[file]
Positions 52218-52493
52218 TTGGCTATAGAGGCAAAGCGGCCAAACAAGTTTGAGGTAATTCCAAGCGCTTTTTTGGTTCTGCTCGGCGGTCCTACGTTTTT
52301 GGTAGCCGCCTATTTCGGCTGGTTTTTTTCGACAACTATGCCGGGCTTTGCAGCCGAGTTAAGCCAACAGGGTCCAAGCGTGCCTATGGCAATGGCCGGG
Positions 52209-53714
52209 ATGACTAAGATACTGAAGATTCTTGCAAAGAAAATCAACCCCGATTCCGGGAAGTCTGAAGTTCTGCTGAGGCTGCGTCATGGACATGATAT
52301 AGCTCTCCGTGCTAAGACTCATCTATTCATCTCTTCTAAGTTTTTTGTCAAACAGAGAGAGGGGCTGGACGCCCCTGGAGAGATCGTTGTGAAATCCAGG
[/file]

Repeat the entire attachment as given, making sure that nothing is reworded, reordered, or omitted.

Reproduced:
Positions 52218-52493
52218 TTGGCTATAGAGGCAAAGCGGCCAAACAAGTTTGAGGTAATTCCAAGCGCTTTTTTGGTTCTGCTCGGCGGTCCTACGTTTTT
52301 GGTAGCCGCCTATTTCGGCTGGTTTTTTTCGACAACTATGCCGGGCTTTGCAGCCGAGTTAAGCCAACAGGGTCCAAGCGTGCCTATGGCAATGGCCGGG
Positions 52209-53714
52209 ATGACTAAGATACTGAAGATTCTTGCAAAGAAAATCAACCCCGATTCCGGGAAGTCTGAAGTTCTGCTGAGGCTGCGTCATGGACATGATAT
52301 AGCTCTCCGTGCTAAGACTCATCTATTCATCTCTTCTAAGTTTTTTGTCAAACAGAGAGAGGGGCTGGACGCCCCTGGAGAGATCGTTGTGAAATCCAGG